Writer: Luc Besson Music: Eric Serra Cinematography: Thierry Arbogast
Cast: Louise Bourgoin, Jacky Nercessian, Mathieu Amalric,
Gilles Lelouche, Philippe Nahon, Jean-Paul Rouve
Journalist and adventurer Adele Blanc-Sec (Louise Bourgoin) is adventuring in Egypt. The young woman is attempting to steal the mummy of Patmosis, the personal physician of Ramses II. Adele’s not in it for money or fame, though. In fact, it’s quite the opposite. Adele is trying to acquire Patmosis so that her friend, the elderly – and nutty – professor Esperandieu (Jacky Nercessian) can revive the dead guy with his enormous mind powers. The newly alive Patmosis, or so Adele hopes, will then use the superior medical knowledge of the ancient Egyptians to cure her sister, who has been lying in a waking coma ever since a very unfortunate tennis/hatpin accident (for which Adele feels guilty) five years ago. Acquiring the mummy needs all of Adele’s (also quite enormous) powers of sarcasm and adventuring, but evading a nasty French government agent and gaining possession of the dead doctor is only the beginning of what the young writer will have to do to save her sister.
Year: 2010 Company: Contra Film Runtime: 104′
Director: Srdjan Spasojevic Writers: Srdjan Spasojevic, Aleksandar Radivojevic
Cinematography: Nemanja Jovanov Music: Sky Wikluh
Cast: Srdjan Todorovic, Sergej Trifunovic, Jelena Gavrilovic, Katarina Zutic,
Slobodan Bestic, Ana Sakic, Lena Bogdanovic, Luka Mijatovic, Andjela Nenadovic
Angry, nihilistic and repulsive in more or less equal measure, Srdjan Spasojevic’s A Serbian Film has followed a cultural trend not unlike the recent horror bust The Human Centipede, and become notorious online before most have even had a chance to see it. The big difference between the two is that A Serbian Film delivers the gruesome goods, a compendium of some of the most vile horror concepts in recent exploitation history, though whether that’s for better or for worse is up for debate.
I must confess – I had absolutely no intention of reviewing this one after I finished screening it on Friday, and it’s taken a weekend worth of thought to change my mind on that particular front. At the time I had no idea of how to discuss what I had seen, a parade of grotesque sexual violence that was brutal in its extremity yet near comic in its absurdity. Rather than being put off by the whole affair I found myself mostly confused, unsure of what I should be feeling about a film that so unapologetically, even carelessly, careens through such topics as incest and child rape. One thing was for sure – I wasn’t entertained.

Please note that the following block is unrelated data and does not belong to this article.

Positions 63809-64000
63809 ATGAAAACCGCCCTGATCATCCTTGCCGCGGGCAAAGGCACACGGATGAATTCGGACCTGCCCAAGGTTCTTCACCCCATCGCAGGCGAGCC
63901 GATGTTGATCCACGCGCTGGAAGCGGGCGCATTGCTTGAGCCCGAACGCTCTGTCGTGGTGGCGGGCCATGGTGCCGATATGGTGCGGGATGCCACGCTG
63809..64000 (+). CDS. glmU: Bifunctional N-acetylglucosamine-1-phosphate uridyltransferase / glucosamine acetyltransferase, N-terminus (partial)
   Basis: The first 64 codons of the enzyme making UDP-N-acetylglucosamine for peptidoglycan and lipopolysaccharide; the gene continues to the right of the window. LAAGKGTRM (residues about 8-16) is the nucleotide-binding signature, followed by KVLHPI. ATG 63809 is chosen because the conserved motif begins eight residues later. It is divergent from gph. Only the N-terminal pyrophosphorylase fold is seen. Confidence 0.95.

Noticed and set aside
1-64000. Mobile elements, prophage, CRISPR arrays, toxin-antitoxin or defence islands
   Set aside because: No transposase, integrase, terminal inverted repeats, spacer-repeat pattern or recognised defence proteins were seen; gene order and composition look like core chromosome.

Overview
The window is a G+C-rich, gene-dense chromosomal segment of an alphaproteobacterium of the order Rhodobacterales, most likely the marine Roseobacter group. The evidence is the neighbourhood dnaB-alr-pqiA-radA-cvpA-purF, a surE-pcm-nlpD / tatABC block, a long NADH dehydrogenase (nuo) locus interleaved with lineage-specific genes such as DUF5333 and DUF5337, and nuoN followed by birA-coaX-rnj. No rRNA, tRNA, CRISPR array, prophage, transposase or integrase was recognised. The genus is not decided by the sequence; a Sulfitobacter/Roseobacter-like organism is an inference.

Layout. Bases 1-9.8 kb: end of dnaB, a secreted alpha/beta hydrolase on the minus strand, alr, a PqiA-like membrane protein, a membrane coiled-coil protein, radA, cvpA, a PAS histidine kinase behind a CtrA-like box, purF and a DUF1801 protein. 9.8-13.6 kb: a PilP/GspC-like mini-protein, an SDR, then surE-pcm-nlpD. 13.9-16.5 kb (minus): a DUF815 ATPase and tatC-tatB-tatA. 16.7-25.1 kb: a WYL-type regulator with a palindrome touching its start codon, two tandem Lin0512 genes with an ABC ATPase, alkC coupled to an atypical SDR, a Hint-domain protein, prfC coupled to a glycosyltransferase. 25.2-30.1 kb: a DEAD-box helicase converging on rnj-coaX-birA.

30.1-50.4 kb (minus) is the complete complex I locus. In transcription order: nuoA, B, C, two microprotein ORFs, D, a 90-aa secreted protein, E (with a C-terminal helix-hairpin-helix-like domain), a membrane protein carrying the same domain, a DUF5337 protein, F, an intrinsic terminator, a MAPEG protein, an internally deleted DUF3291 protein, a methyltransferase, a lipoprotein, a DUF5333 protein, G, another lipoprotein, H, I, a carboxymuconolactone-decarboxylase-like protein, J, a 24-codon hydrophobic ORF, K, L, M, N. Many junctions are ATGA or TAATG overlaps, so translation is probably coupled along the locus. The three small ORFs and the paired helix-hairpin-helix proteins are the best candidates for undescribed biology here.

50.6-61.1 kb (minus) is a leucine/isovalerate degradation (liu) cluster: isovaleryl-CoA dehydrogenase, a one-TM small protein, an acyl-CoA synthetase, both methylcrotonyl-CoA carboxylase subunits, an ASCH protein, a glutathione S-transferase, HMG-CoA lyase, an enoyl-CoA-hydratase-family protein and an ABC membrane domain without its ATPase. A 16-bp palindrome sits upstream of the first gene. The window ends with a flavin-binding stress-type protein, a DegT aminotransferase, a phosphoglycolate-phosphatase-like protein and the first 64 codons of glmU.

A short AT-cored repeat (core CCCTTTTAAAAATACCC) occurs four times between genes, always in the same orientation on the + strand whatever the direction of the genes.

Then again, entertainment is the one thing I’m positive A Serbian Film doesn’t set out to be.
company: Dimension Films
and The Weinstein Company
director: Alexandre Aja
cast: Elisabeth Shue, Steven R. McQueen,
Jessica Szohr, Ving Rhames,
Jerry O’Connell, Richard Dreyfuss,
Christopher Lloyd, Eli Roth
writers: Pete Goldfinger
and Josh Stolberg
cinematography: John R. Leonetti
music: Michael Wandmacher
Out in wide release now
Plot: Spring break festivities at a lakeside resort come to a relentlessly bloody end after a species of piranha thought extinct for millions of years unexpectedly resurfaces.
It’s worth repeating before going too much into things that I’m a huge fan of the original Piranha, the Joe Dante-directed John Sayles-penned Roger Corman-produced cult classic that took drive-in audiences by storm in the summer of 1978. After a dreadful official sequel produced by Ovidio G. Assontis and a limp mid-90s Corman remake, I was necessarily underwhelmed when news of yet another retread came across the wire. But contemporary cult powerhouses Dimension Films and the Weinstein Company have done more than just repeat that tired history, they’ve set out to unleash an indelible exploitation experience for the ages. I plunked down a hard-earned $13 and saw their film last night in all the gimmicky glory RealD stereoscopic projection has to offer and have to confess – it was one hell of a show.